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Dispose of this Daphne

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Daphne laurel can be an awful weed.

Most gardeners swoon at the mention of Daphne, but Daphne laurel isn’t one to keep! But don’t be confused by its many common names. In fact, this plant goes by many names such as spurge daphne, daphne laurel, and spurge laurel. So to be clear, it is a Daphne. But it isn’t one you probably want to keep growing you your garden.

Daphne laurel

Daphne laureola – a true weed shrub – in bloom in early spring.

However, getting rid of daphne laurel may not be simple. So this article gets into why to remove weedy daphne laurel. Plus, I’ve included some photos to help you identify your spurge laurels. Moreover, I’ve got some tips to help make removing it easier and safer for you.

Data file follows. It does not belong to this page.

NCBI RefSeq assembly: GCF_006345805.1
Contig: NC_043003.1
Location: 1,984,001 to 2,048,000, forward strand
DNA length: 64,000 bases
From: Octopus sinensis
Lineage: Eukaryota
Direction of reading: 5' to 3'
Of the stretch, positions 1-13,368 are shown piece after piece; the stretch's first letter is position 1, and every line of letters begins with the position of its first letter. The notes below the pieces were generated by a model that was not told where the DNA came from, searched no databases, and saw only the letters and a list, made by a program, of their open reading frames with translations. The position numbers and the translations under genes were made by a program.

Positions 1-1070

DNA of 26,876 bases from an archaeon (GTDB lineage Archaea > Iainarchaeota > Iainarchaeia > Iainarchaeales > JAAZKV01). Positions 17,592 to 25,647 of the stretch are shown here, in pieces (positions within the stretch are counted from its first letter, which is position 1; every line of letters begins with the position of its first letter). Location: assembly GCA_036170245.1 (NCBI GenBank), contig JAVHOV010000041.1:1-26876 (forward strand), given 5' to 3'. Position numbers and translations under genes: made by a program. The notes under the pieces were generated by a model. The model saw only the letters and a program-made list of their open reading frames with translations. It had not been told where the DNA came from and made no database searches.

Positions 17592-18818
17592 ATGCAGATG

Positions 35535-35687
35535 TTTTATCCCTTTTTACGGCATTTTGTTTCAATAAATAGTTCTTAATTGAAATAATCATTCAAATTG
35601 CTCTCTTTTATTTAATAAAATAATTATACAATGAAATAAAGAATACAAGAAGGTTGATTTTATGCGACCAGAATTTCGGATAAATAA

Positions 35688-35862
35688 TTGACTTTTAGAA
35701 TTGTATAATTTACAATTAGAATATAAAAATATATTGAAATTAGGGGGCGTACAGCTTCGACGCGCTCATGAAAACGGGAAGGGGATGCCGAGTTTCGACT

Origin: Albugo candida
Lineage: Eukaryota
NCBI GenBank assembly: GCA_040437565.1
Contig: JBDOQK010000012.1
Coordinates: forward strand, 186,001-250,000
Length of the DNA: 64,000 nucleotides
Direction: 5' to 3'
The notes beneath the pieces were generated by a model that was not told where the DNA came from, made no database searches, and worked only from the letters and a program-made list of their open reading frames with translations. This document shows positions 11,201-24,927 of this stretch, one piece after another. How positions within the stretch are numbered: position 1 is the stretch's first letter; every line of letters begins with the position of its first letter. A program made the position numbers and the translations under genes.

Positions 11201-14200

Is Daphne laurel a weed?

In King County, Washington, which includes Seattle, this sucker is a “Non-Regulated Class B Noxious Weed“. Essentially, that means it’s non-native, invasive, wide-spread, and landowners are encouraged to do everything they can to keep it from spreading more. In other Washington state counties, where this junky plant hasn’t established itself as well as it has in King County, it’s often mandated that landowners remove it.

Moreover, if you happen to have native land where this stuff is growing, contact your local weed board manager. In Washington state, many county and state agencies are monitoring this nasty Daphne in hopes of keeping it in check.